Many European countries have ordered lockdowns, which are rigorously being enforced. Those nations include Great Britain, Germany, Spain, Italy and France, which stipulate that you cannot leave home without documents. When the rest of the world is encouraging caution and essential work environments, the White House says that America is open for business by Easter, health matters life and death matter notwithstanding! The economy is more important to POTUS! Epidemiologists cannot explain the low incidence of COVID-19 in Africa!

BUSINESS MATTERS
African American media baron Byron Allen loses to Comcast in US Supreme Court decision on Monday 23. Allen argued. “Comcast refused to carry his entertainment channels because he is Black.” In a 9-0 decision, SCOTUS said was not enough for a civil rights plaintiff to assert that his race was one of several factors that motivated a company to refuse to do business with him. Allen, with the support of groups like the National Association of Black Journalists, the Congressional Black Caucus and other civil rights organizations, invoked the Civil Rights Act of 1866, urging the Supreme Court of the United States and Comcast not to dismantle the critical protections under the 1866 law.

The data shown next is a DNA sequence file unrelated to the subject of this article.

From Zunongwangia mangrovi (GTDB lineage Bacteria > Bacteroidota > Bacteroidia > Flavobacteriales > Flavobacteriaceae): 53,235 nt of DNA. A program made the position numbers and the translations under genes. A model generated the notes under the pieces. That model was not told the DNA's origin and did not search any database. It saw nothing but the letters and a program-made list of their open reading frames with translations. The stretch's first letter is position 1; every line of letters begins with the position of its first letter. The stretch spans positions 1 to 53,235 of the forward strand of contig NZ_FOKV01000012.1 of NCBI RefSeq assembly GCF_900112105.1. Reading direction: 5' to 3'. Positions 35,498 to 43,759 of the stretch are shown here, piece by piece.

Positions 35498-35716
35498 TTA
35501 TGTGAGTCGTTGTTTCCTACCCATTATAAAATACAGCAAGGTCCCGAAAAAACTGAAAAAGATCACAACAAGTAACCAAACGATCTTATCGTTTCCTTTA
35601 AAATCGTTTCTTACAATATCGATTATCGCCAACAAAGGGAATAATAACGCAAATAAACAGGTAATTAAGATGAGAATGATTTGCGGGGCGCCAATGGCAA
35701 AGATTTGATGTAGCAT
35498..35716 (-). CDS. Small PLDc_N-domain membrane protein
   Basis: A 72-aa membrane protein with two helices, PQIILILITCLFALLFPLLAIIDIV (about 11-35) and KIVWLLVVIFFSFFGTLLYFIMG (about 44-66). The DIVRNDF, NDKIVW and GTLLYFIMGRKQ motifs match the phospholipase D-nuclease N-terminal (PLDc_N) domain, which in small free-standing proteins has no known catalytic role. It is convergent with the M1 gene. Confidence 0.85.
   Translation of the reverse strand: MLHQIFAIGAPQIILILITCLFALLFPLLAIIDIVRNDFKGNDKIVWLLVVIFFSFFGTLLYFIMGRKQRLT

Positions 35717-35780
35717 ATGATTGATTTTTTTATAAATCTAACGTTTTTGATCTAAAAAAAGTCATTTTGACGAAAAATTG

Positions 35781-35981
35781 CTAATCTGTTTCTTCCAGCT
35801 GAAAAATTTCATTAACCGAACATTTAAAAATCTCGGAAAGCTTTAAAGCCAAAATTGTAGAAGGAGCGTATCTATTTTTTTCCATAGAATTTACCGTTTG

Letitia James

WOMEN IN THE NEWS
COVID-19 totally eclipsed women this month, a matter that will be remedied in WGO April with narratives and references to: New York State Attorney General Letitia James and her future if a Democrat is the new occupant at the White House; if the NYS Governor goes to the White House, her future is flush with breaking-the-glass-ceiling potential; a review of history professor Gretchen Sorin’s book, “Driving While Black: African American Travel and the Road to Civil Rights;” and news about professor and culinary historian Jessica Harris’ latest honor, the James Beard Lifetime Achievement Award.

Tiffany Haddish

BLACK ART/CULTURE
SELF MADE, the Netflix TV 4-part miniseries about the life of America’s first self-made woman millionaire Madam CJ WALKER, an African American hair-care mogul denizen prominent during the early 20th Century, hit the airwaves on March 20. Oscar prima donna Octavia Spencer produced the SELF MADE miniseries and stars as Madam CJ Walker. SELF MADE’s handsome cast includes Blair Underwood, who plays Madam Walker’s husband and Tiffany Haddish, who plays her daughter. It debuted to mixed reviews, many saying that the material is better suited to a Broadway musical. Unfortunately, the plush period biopix is accessible only to Netflix subscribers.

McCoy Tyner

NEWSMAKERS
RIP: Three music legends ascended to jazz heaven this year. They are 1) Ed Stoute, pianist composer, bandleader and instructor. A prominent figure on the Brooklyn jazz scene, Stoute grew up listening to his sisters’ favorite musicians, masters like Charlie Parker, Dizzy Gillespie, Thelonius Monk and Bud Powell 2) Philadelphia-born McCoy Tyner, 81, piano virtuoso, composer, bandleader, educator, John Coltrane alum, and NEA jazz master, known by many as the most influential jazz pianist of the past 50 years, died on March 6. 3) Ray Mantilla, 85, Latin and Afro Cuban jazz, Neo Bop, and Post Bop percussionist, bandleader and educator who died on March 21.